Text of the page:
Distracted by Smart Phones and Schools Without Windows

Fewer schools are banning cell phones in classrooms. As smart phones become smarter and schools begin adopting BYOD (Bring Your Own Device), teachers are more open to tapping into these powerful learning tools. Yet for all the great opportunities they present, we still hear a call to ban them or find that teachers are fighting against them for the attention of the students. Recently, social media and digital guru Clay Shirky, posted about why he is asking students to put their laptops away. He talks about the cognitive pull these devices have on our attention and concludes his post with these words of wisdom:

This is, for me, the biggest change — not a switch in rules, but a switch in how I see my role. Professors are at least as bad at estimating how interesting we are as the students are at estimating their ability to focus. Against oppositional models of teaching and learning, both negative—Concentrate, or lose out!—and positive—Let me attract your attention!—I’m coming to see student focus as a collaborative process. It’s me and them working to create a classroom where the students who want to focus have the best shot at it, in a world increasingly hostile to that goal.

Student focus is a collaborative process. The cards are stacked against us in the classroom: the Carnegie Unit (or student hour), a curriculum that believes every child wants to learn about Tunisia in grade three, standardized everything. However, that doesn’t mean we should throw in the towel as Shirky suggests in his article. We need to work with students to show them how they can manage the digital tools they have in their pockets and harness their power for learning. A few simple steps could be:

  • Show students how to set turn off notifications and set their notification blocker (iOS, Android)
  • Increase rigor –  Have a variety of things to do during a lesson to keep the students attention. The attention span of children is one minute per year to a max of twenty minutes.
  • Use phrases that let students know when you absolutely need their attention and when they can be on their phones (eg. “Screens down” or “10 minutes of focus”). Help them control their Reticular Activation System in their brains.
  • Provide choice in assignments that allow them to use their phones. There are lots of ways to incorporate phones into lessons now: Video, audio, pictures, Google Drive (Docs, Slides, Sheets). Limiting tech to note-taking devices is a missed opportunity.

This list is not definitive, nor is the argument meant to be taken to the extreme. Yes, there are times when smartphones are not appropriate. Yes, some students have a harder time managing their attention than other students. Yes, the primary job of the teacher is to teach the curriculum and the curriculum (as well as the accompanying standardized exam) lends itself to particular teaching methods. That’s OK. Not everybody is ready for the change in teaching style and pedagogical philosophy that accompanies the inclusion of these tools. Rather than avoid these new learning tools because they require us to make a shift in how we teach, lets look at what we need to do to make the most of them.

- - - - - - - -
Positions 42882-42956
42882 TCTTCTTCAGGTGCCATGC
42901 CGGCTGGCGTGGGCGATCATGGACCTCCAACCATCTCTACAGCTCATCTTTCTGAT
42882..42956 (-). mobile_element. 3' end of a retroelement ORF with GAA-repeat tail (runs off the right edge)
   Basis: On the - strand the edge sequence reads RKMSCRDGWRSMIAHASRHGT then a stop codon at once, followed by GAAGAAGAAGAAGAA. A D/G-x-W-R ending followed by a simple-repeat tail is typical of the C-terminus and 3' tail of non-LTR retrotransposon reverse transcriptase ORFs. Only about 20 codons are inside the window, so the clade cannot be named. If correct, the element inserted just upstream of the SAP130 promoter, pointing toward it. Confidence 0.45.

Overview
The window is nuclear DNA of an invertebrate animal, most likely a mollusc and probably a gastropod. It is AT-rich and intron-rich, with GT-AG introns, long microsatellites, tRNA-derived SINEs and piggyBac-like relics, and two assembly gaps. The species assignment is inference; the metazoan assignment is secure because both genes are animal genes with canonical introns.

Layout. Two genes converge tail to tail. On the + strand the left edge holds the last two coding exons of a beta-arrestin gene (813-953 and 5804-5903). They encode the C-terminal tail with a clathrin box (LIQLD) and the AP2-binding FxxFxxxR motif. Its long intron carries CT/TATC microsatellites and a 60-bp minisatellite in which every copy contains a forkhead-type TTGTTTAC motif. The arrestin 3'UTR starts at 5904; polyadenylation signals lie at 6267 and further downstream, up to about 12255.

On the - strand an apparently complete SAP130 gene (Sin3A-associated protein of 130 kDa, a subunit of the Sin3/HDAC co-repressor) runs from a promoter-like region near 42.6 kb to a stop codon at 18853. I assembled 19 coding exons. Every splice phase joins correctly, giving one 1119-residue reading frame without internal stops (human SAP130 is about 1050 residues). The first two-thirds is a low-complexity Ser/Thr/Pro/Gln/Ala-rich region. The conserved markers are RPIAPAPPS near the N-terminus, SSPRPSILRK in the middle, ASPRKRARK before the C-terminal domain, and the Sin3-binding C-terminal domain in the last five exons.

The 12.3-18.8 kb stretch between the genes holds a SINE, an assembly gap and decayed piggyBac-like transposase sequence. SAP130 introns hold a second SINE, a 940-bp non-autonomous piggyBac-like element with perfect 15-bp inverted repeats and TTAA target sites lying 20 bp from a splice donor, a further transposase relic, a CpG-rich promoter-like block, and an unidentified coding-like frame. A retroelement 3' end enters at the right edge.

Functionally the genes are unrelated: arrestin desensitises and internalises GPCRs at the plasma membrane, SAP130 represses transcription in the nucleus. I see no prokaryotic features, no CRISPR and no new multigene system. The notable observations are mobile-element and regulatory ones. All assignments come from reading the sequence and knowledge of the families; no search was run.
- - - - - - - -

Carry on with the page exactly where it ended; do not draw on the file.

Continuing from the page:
It may be an urban myth, but the laughable prevailing understanding of why schools that were built in the 1960’s didn’t have windows was because they were too distracting to students. Will we ever look back and feel the same about personal devices?

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Cell Phones like Guns?

When the Toronto District School Board lifted their ban on cell phones, I found the following comment on the GlobalTV Facebook discussion criticizing the decision:

Likewise, kids bring guns to schools. No, the rationale should be different. Kids must learn a basic premise in tool handling: no tool is appropriate to all occasion. Just as guns shoud only be applied to their intended purposes (to kill) so mobile devices should be put aside while other type of activities take place, unless they’re regulated by the school as teaching/learning devices, which is not the case in real life.

The last sentence is a good qualifier to the arguement, and I need to acknowledge that I will now be misusing the logic presented in the comment. But this got me thinking about the argument that a cell phone is inappropriate in the same way that a gun is inappropriate and I came up with a different approach using a similar logic:

Just as the “pen is mightier than the sword,’ the cell phone is mightier than the gun (ie, the Revolutions in the Middle East). We teach kids to use a pen in class, ergo we should be teaching kids how to use a cell phone in class.

Alright, this is an obvious stretch. Cell phones were not the driving force at the core of the revolutions in the Middle East, but were a complimentary communication tool of pre-existing ideas. Nevertheless, one needs to remember that the cell phones of today are not like the cell phones from the end of the last century. The capabilities of a cell phone are astonishing and have a significant cultural and personal implications. If we are not teaching students how to use them properly, responsibly and effectively, who is?